Taken from The Guardian
December 30, 2020
This spring, New Jersey emergency room nurse Maritza Beniquez saw “wave after wave” of sick patients, each wearing a look of fear that grew increasingly familiar as the weeks wore on.
Soon, it was her colleagues at Newark’s University hospital – the nurses, techs and doctors with whom she had been working side-by-side–who turned up in the ER, themselves struggling to breathe. “So many of our own co-workers got sick, especially toward the beginning, it literally decimated our staff,” she said.
By the end of June, 11 of Beniquez’s colleagues were dead. Like the patients they had been treating, most were Black and Latino.
“We were disproportionately affected because of the way that Blacks and Latinos in this country have been disproportionately affected across every [part of] our lives–from schools to jobs to homes,” she said.
Now Beniquez feels like a vanguard of another kind. On 14 December, she became the first person in New Jersey to receive the coronavirus vaccine – and was one of many medical workers of color featured prominently next to headlines heralding the vaccine’s arrival at US hospitals.
It was a joyous occasion, one that kindled the possibility of seeing her parents and her 96-year-old grandmother, who live in Puerto Rico, again. But those nationally broadcast images were also a reminder of those for whom the vaccine came too late.
Covid-19 has taken an outsized toll on Black and Hispanic Americans. And those disparities extend to the medical workers who have intubated them, cleaned their bedsheets, and held their hands in their final days, a Guardian/Kaiser Health News investigation has found. People of color account for about 65% of fatalities in cases in which there is race and ethnicity data.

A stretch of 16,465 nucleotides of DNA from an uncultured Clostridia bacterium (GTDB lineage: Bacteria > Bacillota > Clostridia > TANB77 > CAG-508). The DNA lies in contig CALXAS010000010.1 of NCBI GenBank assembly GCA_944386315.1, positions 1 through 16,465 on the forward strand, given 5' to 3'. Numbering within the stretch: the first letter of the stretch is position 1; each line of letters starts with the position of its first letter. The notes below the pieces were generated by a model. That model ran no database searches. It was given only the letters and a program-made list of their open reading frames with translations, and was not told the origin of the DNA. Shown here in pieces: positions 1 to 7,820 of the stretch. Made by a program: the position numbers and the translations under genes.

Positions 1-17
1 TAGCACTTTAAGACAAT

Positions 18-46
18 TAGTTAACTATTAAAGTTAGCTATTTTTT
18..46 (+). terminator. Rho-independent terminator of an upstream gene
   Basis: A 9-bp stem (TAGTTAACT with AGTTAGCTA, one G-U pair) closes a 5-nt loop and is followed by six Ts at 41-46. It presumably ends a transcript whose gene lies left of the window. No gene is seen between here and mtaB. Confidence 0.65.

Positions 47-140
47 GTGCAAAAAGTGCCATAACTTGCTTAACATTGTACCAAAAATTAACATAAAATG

One recent study found healthcare workers of color were more than twice as likely as their white counterparts to test positive for the virus. They were more likely to treat patients with Covid-19, more likely to work in nursing homes – major coronavirus hotbeds – and more likely to cite an inadequate supply of personal protective equipment (PPE), according to the report.
In a national sample of 100 cases gathered by the Guardian/Kaiser Health News in which a healthcare worker expressed concerns over insufficient PPE before they died of Covid-19, three-quarters of the victims were identified as Black, Hispanic, Native or Asian.
“Black healthcare workers are more likely to want to go into public-sector care where they know that they will disproportionately treat communities of color,” said Adia Wingfield, a sociologist at Washington University in St. Louis who has studied racial inequality in the healthcare industry. “But they also are more likely to be attuned to the particular needs and challenges that communities of color may have,” she said.